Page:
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Youth Gardening is Growing in Millard County

Millard County Extension has done a tremendous job of supporting kids garden programs. Learn more about their efforts in this guest post from Eva Timothy, USU Professional Practice Extension Assistant Professor.

In 2020 the Millard County Extension office obtained a Specialty Crop Block grant through the Utah Department of Agriculture and Food. The purpose of this grant was to teach youth ages 8 to 11 how to plan, plant, grow, glean, cook with, and preserve garden fresh foods and herbs. Through collaboration with the Fillmore Elementary School and the Millard County School District, USU Extension of Millard County was able to take a dilapidated garden area and convert it into an outdoor learning space. This area is not only used by youth in the garden program but also by staff and their classes.

A smiling young girl holds containers of vegetables in front of some garden beds.
A student poses with harvested produce in the FES garden.

Additionally, in the summer of 2023, another educational community gardening effort was put into place in the western region of Millard County. Here the Create Better Health Ambassador partnered with the Delta North Elementary staff, students, and families to care for the school garden. The Ambassador also worked with the local Future Farmers of America teacher, local USU Extension Agriculture and Family Consumer Science faculty, and local farmers to provide educational lessons and experiences to youth and their caregivers. The 4-H Fillmore Elementary (FE) Garden Club and the Ambassador gardening programs served to provide an additional source of food to residents in an area that is classified as a food desert.

As of September 2023, Millard County Extension has offered 50 classes to youth, adults, or a combination of both. From April to August, youth gathered weekly to learn about agriculture, food preparation, and food preservation practices. The participants were taught using lessons from Utah Agriculture in the Classroom, KidsGardening, Discover 4-H, and Create Better Health’s Create Healthy Gardens. Surveys conducted among youth for the 4-H FE Garden Club showed:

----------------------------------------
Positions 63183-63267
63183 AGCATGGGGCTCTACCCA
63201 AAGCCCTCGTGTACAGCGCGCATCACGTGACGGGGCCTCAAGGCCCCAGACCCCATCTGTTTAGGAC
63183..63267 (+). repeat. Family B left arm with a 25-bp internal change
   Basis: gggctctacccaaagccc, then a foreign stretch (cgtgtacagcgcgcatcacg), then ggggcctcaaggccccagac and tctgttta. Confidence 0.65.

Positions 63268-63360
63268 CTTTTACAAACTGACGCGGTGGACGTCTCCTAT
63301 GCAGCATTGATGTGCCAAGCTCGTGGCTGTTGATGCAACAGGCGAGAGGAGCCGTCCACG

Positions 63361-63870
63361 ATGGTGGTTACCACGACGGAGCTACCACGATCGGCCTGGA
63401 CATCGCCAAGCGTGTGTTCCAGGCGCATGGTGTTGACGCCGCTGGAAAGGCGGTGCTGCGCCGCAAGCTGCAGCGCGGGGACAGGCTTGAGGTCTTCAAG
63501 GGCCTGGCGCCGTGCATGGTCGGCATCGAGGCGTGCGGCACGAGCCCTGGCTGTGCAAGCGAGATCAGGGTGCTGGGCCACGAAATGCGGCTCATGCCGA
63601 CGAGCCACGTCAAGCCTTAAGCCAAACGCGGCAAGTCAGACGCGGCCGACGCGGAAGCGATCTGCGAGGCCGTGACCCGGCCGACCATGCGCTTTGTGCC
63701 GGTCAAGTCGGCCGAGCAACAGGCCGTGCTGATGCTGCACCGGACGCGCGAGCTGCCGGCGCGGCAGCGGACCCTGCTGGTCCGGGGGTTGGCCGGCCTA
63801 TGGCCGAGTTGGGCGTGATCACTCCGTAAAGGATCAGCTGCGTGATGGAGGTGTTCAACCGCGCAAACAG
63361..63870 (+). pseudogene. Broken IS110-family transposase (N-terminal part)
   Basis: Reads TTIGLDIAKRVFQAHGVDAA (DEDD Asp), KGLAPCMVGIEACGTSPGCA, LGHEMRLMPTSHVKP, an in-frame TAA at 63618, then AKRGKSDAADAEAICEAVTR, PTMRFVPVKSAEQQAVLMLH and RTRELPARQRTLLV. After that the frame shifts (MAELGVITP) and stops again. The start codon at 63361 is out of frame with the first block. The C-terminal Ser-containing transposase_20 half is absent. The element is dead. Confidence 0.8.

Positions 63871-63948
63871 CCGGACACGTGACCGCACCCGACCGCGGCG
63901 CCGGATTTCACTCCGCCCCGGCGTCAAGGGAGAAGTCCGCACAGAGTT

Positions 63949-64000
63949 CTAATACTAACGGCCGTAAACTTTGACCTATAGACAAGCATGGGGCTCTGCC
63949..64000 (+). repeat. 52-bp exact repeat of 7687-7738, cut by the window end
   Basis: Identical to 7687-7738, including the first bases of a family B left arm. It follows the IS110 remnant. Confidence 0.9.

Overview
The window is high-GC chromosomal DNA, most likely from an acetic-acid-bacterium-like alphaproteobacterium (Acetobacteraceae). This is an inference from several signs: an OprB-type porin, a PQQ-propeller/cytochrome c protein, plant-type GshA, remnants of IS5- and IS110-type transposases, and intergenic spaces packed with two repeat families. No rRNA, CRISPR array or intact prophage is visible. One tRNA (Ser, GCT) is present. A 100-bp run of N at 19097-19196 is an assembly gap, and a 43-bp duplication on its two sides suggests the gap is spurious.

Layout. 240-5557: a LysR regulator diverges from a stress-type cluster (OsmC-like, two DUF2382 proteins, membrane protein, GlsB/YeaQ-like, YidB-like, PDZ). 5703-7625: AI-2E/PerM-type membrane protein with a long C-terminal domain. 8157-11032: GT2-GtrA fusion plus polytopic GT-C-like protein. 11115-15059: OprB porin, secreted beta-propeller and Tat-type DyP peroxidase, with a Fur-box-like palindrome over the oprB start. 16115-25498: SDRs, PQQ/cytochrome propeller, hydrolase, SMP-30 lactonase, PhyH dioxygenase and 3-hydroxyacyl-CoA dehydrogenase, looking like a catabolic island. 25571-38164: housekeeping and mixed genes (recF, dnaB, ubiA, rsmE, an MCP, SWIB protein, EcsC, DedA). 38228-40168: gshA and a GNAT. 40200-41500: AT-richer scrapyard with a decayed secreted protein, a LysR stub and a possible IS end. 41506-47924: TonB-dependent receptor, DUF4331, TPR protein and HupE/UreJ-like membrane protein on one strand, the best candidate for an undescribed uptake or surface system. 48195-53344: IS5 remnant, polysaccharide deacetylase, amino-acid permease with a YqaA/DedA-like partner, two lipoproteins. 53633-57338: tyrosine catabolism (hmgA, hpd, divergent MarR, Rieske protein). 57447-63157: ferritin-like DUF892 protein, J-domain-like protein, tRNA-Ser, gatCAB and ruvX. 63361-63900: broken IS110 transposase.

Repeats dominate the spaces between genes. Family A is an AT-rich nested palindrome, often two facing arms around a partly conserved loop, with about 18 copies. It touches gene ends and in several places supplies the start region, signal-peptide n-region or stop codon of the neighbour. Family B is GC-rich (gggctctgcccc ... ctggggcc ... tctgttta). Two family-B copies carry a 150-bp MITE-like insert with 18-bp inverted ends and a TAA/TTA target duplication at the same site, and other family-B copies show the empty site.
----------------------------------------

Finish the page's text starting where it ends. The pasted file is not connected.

• 85% Want to grow a garden as a result of participation

  • 100% Want to save food from a garden for later use as a result of participation

  • 85% Understand that they can save foods from a garden for later use

  • 66% Know that eating foods saved from their garden is healthy for their body

  • 85% can identify 3 locations in their community where they could get fruits, vegetables, and herbs

From 2021-2023, these educational community gardens distributed 918.9 pounds of food to youth and families participating in school community gardening and individuals utilizing the local food banks of Millard County.

These local garden efforts are fortunate to have been supported by local businesses as well. Sungro of Fillmore, UT has been a great supporter by donating 4 pallets of soil for grow boxes. Mountain View Mushroom of Fillmore, UT also donated compost to amend the soil of the Fillmore Elementary garden. The local Health Department has awarded stipends to aid in the implementation of gardening. We have had a wealth of local community support that has ensured the offering of quality educational programming that has afforded our community additional food sources.

Images left to right: the garden beds at Fillmore Elementary School, Delta students pose with their produce, the garden beds at Delta North Elementary School.

Want to learn more about getting started with school gardens in Utah? Visit for guides on planning, fundraising, growing, and food safety.



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